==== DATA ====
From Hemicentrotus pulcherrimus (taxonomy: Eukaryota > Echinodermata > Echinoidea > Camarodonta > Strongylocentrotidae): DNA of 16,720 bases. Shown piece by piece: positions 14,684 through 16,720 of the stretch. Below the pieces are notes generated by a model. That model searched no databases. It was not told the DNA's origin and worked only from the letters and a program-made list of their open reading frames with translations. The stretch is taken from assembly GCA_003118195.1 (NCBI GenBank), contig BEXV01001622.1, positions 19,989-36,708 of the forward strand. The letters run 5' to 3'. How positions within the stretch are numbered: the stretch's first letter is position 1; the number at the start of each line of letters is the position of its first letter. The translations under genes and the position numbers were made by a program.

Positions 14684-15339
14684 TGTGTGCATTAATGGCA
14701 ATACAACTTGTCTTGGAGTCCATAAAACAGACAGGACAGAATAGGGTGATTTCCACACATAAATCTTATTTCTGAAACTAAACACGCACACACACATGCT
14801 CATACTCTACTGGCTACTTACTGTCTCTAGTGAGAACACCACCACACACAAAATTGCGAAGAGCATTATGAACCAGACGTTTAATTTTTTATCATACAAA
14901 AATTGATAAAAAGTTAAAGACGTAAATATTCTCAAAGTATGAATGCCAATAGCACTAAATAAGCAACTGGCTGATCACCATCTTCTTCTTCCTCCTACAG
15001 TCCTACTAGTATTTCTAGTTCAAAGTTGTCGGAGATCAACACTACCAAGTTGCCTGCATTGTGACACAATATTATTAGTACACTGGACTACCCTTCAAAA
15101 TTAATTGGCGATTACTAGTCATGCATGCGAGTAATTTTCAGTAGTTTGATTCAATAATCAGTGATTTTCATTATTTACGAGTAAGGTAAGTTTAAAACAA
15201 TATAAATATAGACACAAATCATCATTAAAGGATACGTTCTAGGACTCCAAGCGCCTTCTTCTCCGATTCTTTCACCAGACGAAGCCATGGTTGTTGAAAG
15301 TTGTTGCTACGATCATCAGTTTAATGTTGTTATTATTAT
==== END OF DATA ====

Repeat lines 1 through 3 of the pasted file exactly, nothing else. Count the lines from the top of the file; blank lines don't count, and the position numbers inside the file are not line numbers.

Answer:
From Hemicentrotus pulcherrimus (taxonomy: Eukaryota > Echinodermata > Echinoidea > Camarodonta > Strongylocentrotidae): DNA of 16,720 bases. Shown piece by piece: positions 14,684 through 16,720 of the stretch. Below the pieces are notes generated by a model. That model searched no databases. It was not told the DNA's origin and worked only from the letters and a program-made list of their open reading frames with translations. The stretch is taken from assembly GCA_003118195.1 (NCBI GenBank), contig BEXV01001622.1, positions 19,989-36,708 of the forward strand. The letters run 5' to 3'. How positions within the stretch are numbered: the stretch's first letter is position 1; the number at the start of each line of letters is the position of its first letter. The translations under genes and the position numbers were made by a program.

Positions 14684-15339
14684 TGTGTGCATTAATGGCA